You Won't Believe How Much Americans Spend on Drunk Online Shopping

For most of us, there's nothing wrong with the responsible consumption of the occasional adult beverage or several, but there are some things which -- while not illegal -- the inebriated should not do. Calling an ex is an obvious example. But depending on what your portfolio looks like, you may have different views on whether the surprisingly common practice of buying online while under the influence is a good thing.

In this segment of the Motley Fool Money podcast, host Chris Hill and Fool senior analysts Aaron Bush, Ron Gross, and Jason Moser review a recent study that says nearly 80% or Americans who do drink have made purchases from e-commerce sites while drunk, and consider the ramifications of that spending.

A full transcript follows the video.

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This video was recorded on March 29, 2019.

Chris Hill: The ability to shop online means you can buy just about anything you want without leaving your home. But, as Uncle Ben Parker warned his nephew Peter, with great power comes great responsibility.

Ron Gross: [laughs] Nice.

Hill: An online survey of nearly 2,200 alcohol-consuming Americans found that nearly 80% of them have made at least one purchase while drunk with an average annual spend of more than $400 per person. Courtesy of The Hustle, the online site conducting the survey, a little back of the envelope math puts the drunk shopping industry at $45 billion. The most common purchases being clothing, shoes, movies, and games. I have to say guys, as an Amazon shareholder, I was very happy to see that overwhelmingly, drunk shopping is being done on Amazon.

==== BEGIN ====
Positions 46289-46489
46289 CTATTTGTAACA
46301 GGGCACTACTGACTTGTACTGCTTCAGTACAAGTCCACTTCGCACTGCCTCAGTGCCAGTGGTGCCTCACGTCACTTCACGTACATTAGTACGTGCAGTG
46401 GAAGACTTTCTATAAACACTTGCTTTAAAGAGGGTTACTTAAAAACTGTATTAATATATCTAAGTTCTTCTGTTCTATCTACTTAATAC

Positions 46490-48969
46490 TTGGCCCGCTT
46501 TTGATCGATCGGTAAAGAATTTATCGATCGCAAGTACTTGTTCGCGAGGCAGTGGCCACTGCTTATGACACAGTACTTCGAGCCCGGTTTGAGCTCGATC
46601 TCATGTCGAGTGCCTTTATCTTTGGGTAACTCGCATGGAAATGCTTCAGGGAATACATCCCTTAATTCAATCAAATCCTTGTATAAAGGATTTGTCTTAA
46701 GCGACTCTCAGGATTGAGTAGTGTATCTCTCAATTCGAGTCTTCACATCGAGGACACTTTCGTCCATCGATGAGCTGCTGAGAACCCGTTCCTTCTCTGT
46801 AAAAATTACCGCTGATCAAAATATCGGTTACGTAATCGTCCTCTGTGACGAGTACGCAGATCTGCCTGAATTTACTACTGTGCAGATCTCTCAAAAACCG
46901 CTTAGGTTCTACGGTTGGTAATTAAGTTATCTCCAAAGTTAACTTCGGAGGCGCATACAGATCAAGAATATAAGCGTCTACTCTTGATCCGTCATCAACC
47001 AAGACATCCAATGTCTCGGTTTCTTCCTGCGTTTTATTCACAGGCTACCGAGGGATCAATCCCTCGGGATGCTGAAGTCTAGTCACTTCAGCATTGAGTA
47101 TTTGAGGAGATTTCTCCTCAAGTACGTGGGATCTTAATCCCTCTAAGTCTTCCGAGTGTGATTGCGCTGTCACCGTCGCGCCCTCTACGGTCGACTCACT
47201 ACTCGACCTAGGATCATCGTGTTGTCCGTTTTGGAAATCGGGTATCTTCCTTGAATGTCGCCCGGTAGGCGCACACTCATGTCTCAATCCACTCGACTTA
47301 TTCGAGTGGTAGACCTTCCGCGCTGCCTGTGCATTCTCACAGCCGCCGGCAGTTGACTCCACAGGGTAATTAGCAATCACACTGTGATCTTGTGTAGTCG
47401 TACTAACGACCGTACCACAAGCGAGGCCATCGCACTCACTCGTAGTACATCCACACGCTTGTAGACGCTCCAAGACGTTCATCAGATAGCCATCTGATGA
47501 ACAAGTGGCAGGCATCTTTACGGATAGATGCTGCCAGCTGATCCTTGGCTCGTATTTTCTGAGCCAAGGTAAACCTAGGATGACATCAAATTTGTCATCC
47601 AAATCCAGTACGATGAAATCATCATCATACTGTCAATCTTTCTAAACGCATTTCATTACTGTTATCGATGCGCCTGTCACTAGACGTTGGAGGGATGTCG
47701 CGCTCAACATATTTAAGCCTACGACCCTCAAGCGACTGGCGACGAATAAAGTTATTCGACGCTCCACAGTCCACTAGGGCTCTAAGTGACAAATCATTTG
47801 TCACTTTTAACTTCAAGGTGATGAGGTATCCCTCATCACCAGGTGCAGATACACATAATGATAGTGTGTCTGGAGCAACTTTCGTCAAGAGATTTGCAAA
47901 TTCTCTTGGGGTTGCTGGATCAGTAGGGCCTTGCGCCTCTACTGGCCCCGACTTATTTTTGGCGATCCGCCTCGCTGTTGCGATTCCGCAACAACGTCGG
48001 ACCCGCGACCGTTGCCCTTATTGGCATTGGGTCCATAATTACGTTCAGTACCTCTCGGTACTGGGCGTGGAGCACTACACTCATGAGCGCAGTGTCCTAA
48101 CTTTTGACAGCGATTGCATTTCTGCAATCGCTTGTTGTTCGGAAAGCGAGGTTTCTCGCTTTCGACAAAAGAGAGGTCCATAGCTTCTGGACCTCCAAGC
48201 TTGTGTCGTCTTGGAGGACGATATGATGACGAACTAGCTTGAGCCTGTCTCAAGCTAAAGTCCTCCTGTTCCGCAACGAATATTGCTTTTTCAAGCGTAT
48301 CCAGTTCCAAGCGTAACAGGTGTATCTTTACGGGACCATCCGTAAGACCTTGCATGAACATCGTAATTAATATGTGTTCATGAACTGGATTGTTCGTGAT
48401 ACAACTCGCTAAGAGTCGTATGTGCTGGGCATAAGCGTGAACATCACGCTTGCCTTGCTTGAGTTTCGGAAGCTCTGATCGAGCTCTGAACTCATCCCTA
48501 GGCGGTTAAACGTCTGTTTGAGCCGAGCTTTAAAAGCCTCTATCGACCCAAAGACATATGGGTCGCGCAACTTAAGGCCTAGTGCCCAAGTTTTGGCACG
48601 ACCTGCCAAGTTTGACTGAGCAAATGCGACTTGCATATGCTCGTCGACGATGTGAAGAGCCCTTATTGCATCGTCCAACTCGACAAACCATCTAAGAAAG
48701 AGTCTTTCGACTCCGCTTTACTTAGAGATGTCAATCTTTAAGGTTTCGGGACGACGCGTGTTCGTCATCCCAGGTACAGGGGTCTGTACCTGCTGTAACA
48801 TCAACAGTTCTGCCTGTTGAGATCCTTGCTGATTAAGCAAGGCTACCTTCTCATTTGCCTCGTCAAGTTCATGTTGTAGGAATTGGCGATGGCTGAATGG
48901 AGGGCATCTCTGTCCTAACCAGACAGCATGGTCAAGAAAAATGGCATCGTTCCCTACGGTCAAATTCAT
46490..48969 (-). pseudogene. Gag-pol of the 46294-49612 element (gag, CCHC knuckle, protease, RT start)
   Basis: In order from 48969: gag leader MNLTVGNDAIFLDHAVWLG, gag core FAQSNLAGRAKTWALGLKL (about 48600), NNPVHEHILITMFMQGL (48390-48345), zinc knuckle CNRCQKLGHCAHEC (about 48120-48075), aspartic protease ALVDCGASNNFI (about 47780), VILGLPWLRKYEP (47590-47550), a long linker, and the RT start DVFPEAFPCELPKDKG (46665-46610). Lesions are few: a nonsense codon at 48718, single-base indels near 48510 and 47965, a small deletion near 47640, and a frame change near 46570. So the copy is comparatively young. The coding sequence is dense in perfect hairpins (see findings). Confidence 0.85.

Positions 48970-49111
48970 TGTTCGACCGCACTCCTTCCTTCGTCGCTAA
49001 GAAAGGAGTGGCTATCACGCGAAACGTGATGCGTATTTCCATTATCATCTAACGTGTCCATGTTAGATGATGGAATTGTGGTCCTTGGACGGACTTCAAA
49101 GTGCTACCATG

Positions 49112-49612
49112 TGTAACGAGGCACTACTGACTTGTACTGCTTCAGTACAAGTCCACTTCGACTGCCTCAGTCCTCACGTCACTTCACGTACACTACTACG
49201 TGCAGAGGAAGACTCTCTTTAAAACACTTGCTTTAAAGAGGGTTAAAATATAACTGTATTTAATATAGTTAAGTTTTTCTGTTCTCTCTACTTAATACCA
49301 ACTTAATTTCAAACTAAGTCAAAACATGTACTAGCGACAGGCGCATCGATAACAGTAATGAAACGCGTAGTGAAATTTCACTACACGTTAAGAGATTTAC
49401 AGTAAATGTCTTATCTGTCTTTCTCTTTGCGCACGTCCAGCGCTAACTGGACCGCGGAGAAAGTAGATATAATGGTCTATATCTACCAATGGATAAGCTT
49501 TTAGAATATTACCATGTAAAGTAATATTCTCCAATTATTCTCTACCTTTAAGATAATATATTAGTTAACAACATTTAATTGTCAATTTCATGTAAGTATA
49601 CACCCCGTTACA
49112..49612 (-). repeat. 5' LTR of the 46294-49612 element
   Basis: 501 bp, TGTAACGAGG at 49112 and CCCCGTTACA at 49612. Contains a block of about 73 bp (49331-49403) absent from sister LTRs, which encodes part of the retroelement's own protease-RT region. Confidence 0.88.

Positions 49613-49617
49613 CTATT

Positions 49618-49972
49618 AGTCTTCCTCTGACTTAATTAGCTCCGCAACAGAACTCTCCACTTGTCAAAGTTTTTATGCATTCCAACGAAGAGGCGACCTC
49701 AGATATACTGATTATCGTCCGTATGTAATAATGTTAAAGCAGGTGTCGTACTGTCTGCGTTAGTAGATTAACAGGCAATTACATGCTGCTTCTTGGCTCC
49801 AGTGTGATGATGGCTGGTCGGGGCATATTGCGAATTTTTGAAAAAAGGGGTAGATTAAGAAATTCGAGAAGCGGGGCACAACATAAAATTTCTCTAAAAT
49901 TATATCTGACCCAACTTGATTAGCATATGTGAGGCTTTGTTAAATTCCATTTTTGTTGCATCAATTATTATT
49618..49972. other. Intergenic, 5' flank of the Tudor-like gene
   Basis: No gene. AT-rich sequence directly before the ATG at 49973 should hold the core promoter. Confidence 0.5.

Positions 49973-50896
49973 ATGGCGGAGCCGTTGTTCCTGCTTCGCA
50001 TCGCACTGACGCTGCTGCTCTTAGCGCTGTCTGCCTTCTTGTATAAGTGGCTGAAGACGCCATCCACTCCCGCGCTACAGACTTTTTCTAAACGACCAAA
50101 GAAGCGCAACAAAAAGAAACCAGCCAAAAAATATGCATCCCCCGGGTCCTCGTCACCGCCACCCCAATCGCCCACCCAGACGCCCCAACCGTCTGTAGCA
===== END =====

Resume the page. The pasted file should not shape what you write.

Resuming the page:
Gross: They should put in a failsafe. Like, "Are you sure? Have you been drinking? Click both buttons before this transaction goes through."

Hill: As a shareholder --

Gross: You don't want them to do that, you're right.

Jason Moser: I imagine this is a real boost holiday sales, right? That's the time where we tend to imbibe and you have to buy gifts for everyone. Hey, throw that extra Green Machine in there, or whatever you may buy. You can always figure out a way to justify it.

Aaron Bush: I think Amazon should totally lean into this. You see that they're white labeling and ripping off tons of other different products. They should start white labeling their own beers and wines, and on the labels, have ads and QR codes. That could double that $45 billion.

Hill: In all seriousness, if you're any online retailer, shouldn't you be taking this information and doing something with it? Shouldn't you be saying, "Look, we're going to start having flash sales Friday night starting at 09:00 PM."

Gross: Of clothing and shoes.

Moser: I think you need to do that. I think even more so, you look at Instagram and you look at Pinterest, another one, for example, where consumer behavior could be guided in that direction, people are surfing those sites all times of day. I could see them particularly using this as a way to juice that commerce.

John Mackey, CEO of Whole Foods Market, an Amazon subsidiary, is a member of The Motley Fool's board of directors. Aaron Bush has no position in any of the stocks mentioned. Chris Hill has no position in any of the stocks mentioned. Jason Moser has no position in any of the stocks mentioned. Ron Gross has no position in any of the stocks mentioned. The Motley Fool owns shares of and recommends Amazon. The Motley Fool has a disclosure policy.